Joe Biden. CNS photo/Kevin Lamarque, Reuters

Editorial: Healing starts now

By 
  • January 14, 2021

The Joe Biden era is on the launching pad in America, an era we pray will live in a spirit of reconciliation. Heaven knows, the country needs healing.

The chaos that enveloped Washington on Jan. 6 was hardly a shining moment for the world’s torchbearer of democracy. The images were startling — not just to right-minded Americans, but for people around the globe. Rioters, fuelled by the anger of their out-going president over a lost election, breached the security of the U.S. Capitol building, scaling its walls and smashing windows, shoving their way to its inner sanctum as police drew their guns and legislators fled. Five dead, at least 50 police officers injured, a nation in critical condition.

What’s an incoming president to do? What do any of us do, because, make no mistake, the fragility of democracy is a very real thing and is never about a single person. The notion of a nation bound by laws and the will of the people only survives when everyone plays by the rules.

The last several years have exposed a deep divide in the concept of what democracy ought to look like in the U.S., fed by clashes of class, culture and race, as well as politics. That fortress of the free world isn’t alone of course; we have seen the same forces create deep chasms in our own country.

So, back to the question at hand: After what he called “one of the darkest days of our nation,” what will Joe Biden do?

He could start by reading (or re-reading) Fratelli Tutti (On Fraternity and Social Friendship), Pope Francis’ latest encyclical and one particularly relevant to recent events. The Pope aims much of his message squarely at politicians that strikes both a scolding and challenging tone.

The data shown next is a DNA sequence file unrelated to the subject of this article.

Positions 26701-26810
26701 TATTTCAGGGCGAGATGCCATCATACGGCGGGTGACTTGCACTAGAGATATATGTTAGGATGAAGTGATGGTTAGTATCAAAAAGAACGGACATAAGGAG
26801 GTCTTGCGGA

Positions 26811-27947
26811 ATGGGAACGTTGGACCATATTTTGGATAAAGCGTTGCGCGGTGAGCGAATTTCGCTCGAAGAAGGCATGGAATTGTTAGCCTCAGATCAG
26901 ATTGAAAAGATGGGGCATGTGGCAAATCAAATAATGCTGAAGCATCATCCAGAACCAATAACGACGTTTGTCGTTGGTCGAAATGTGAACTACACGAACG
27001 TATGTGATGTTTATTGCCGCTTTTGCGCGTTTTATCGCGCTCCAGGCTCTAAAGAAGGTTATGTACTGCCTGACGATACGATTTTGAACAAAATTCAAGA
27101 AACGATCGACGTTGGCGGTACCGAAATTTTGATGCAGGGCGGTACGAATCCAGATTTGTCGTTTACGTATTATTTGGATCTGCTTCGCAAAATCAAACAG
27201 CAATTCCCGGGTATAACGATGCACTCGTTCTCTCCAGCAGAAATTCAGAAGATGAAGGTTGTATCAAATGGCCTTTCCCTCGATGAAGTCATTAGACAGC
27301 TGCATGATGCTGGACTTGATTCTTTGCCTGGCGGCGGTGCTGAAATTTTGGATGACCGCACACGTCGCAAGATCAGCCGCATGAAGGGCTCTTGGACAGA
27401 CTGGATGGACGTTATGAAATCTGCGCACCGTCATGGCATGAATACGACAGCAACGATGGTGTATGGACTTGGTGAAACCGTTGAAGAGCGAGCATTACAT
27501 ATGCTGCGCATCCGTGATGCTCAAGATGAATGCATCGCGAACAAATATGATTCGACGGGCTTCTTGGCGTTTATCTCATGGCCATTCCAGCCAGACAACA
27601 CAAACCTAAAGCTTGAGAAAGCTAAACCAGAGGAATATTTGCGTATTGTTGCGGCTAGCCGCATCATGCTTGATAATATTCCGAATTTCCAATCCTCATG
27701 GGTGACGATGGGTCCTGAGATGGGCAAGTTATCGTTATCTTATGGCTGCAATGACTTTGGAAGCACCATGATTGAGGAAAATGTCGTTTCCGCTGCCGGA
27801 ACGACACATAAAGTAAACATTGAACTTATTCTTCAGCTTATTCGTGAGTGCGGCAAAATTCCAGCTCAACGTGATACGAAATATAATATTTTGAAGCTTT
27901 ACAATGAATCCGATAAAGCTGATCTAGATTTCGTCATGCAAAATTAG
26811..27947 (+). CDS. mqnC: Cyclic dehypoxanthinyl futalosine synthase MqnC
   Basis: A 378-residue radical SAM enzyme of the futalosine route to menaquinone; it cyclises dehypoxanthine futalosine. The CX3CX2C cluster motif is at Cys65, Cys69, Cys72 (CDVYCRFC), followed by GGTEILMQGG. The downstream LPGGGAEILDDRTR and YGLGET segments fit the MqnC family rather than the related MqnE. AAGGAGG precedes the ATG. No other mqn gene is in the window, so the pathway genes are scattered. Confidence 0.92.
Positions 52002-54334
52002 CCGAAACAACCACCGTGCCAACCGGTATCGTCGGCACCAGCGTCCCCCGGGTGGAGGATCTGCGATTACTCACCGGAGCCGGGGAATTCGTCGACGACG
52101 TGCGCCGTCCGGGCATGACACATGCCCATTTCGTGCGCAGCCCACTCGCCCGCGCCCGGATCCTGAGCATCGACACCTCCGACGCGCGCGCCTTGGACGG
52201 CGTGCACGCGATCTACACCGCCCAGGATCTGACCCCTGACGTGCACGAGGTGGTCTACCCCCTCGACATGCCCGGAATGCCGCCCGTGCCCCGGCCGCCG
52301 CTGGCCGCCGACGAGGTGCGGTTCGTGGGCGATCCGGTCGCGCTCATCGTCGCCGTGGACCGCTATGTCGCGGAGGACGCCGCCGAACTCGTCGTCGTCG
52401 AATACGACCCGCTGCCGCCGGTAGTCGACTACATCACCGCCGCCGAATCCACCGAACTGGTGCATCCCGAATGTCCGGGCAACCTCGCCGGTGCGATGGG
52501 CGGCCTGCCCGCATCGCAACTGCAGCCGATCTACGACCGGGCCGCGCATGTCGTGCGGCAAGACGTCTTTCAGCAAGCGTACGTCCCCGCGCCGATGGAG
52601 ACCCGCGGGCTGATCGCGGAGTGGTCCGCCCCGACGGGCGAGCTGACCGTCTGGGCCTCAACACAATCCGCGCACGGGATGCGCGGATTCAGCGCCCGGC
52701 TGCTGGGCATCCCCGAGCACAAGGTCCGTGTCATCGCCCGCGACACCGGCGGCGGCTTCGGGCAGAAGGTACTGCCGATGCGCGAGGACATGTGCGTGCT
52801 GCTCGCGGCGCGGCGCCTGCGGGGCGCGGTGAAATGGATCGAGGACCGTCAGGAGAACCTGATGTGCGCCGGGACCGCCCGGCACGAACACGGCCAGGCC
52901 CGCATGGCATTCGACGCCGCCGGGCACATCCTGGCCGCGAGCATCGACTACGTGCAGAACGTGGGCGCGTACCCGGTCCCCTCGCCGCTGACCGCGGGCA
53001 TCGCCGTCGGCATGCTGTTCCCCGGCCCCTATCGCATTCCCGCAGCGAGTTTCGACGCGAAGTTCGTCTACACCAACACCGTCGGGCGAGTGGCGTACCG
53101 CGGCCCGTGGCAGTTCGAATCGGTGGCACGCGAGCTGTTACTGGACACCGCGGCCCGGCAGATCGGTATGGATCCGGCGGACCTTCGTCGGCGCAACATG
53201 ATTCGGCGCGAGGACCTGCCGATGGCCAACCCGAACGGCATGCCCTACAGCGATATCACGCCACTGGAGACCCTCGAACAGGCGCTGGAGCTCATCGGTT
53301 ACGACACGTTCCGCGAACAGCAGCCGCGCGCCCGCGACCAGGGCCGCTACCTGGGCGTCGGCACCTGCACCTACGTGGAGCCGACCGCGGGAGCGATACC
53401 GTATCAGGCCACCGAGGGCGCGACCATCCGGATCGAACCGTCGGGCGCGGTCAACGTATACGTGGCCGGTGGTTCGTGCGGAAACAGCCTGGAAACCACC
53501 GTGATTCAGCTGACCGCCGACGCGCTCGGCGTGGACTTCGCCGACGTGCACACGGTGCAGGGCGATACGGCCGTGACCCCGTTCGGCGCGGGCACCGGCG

“Political life no longer has to do with healthy debates about long-term plans to improve people’s lives and to advance the common good, but only with slick marketing techniques primarily aimed at discrediting others,” he writes.

“Amid the fray of conflicting interests, where victory consists in eliminating one’s opponents, how is it possible to raise our sights to recognize our neighbours or to help those who have fallen along the way?”

For Francis, changing this collision course to a path of healing starts with a conversation … and perhaps a change of heart.

“Authentic reconciliation does not flee from conflict, but is achieved in conflict, resolving it through dialogue and open, honest and patient negotiation,” he writes.

“Let us renounce the pettiness and resentment of useless in-fighting and constant confrontation. Let us stop feeling sorry for ourselves and acknowledge our crimes, our apathy, our lies. Reparation and reconciliation will give us new life and set us all free from fear.”

We have no doubt democracy will survive this sad episode. It is resilient, but that is only ensured when those who practise it nurture its principles for the good of all. The Pope’s words offer some sound advice to make that happen.

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